Contagion (2011) 3/5 - Steven Soderbergh films for me are like Chinese food, after I finish it, I'm hungry again very shortly after. Meaning that I find his films very stylized, yet very cold, clinical and lacking any real depth, and I don't feel like I invested my time wisely in watching it. I get a sense that yes, I watched a tactician present a story, but I'm left indifferent to the characters and the story in general, and I want to watch something else, by someone else who can grab me by the throat and suck me into the story. Soderbergh has failed me in this regard repeatedly. When I finish one of his films, I don't find myself going over it in my head, and its pretty quickly forgotten. Contagion doesn't break this string for me. It's not a bad film, but it's not a great film either, for the most part it's pretty mediocre. Sure, it's got a lot of big name stars, but they're pretty much wasted in their brief moments on screen. The first hour of the film starts off well, with the outbreak in its initial stages of incubation and transmission, and there's a slight bit of suspense as to how many people are going to get infected worldwide. Yet as this scenario is being played out and news organizations are reporting of outbreaks around the world, people still seem to be relatively calm about the situation. And this is what I mean about cold and clinical, Soderbergh has events transpire in a ho hum manner which doesn't fit the material. The film is definitely much better than the ridiculous Outbreak with Dustin Hoffman and Rene Russo, but that's not saying much.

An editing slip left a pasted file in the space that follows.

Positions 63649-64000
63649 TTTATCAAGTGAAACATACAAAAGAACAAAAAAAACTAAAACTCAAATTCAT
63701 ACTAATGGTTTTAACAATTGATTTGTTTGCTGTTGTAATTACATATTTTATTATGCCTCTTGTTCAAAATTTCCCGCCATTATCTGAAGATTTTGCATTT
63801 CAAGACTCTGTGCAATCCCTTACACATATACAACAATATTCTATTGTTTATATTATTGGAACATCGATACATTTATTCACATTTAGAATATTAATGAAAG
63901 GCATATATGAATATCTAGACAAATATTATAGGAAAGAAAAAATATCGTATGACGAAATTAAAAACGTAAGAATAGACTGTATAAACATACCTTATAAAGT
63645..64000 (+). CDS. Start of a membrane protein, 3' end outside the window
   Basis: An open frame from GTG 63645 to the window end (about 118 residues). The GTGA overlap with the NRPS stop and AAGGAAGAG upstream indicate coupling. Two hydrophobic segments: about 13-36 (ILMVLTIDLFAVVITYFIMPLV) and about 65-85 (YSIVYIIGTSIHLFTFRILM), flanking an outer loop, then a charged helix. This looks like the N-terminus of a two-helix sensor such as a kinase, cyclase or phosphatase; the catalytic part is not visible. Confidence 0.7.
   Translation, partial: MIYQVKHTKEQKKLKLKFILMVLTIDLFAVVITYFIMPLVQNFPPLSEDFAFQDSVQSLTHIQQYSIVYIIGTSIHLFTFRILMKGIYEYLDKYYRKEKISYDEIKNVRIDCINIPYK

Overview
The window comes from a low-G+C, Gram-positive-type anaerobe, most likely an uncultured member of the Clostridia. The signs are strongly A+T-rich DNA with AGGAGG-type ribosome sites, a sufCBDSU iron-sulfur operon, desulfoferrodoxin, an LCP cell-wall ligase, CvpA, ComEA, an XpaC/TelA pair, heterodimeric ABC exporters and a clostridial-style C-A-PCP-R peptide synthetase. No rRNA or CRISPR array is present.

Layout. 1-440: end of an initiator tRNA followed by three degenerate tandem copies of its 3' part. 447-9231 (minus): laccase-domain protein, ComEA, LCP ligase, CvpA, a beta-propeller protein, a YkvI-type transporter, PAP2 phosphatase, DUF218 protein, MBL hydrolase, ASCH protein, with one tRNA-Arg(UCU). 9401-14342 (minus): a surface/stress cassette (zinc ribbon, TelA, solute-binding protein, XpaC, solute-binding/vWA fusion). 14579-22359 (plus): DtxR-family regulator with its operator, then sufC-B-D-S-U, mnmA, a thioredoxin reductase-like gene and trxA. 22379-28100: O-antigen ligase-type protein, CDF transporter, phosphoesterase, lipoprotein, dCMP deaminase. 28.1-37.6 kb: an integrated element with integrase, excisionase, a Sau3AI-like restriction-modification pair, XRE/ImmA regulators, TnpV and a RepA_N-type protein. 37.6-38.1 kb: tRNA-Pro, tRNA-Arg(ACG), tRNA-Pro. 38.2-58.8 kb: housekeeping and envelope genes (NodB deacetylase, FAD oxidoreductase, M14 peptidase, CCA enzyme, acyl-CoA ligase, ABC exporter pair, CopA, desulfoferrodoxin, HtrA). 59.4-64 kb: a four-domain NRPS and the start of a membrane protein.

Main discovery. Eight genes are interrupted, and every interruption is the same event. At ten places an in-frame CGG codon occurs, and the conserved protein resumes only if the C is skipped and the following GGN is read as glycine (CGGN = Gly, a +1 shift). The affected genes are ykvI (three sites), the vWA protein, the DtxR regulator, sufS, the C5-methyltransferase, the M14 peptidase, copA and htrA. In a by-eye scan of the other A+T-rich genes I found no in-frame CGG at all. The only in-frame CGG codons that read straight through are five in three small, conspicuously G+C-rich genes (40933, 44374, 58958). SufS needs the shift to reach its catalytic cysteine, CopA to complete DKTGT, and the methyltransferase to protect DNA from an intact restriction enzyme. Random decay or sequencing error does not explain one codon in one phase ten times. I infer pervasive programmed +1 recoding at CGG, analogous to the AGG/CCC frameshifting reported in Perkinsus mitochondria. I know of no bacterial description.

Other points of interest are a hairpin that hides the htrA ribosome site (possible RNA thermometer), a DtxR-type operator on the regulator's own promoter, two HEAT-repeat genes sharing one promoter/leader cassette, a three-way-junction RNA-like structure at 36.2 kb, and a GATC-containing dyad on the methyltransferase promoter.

« Last Edit: March 20, 2012, 02:13:03 AM by Antares »

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Re: Short Summations
« Reply #163 on: February 25, 2012, 05:48:08 PM »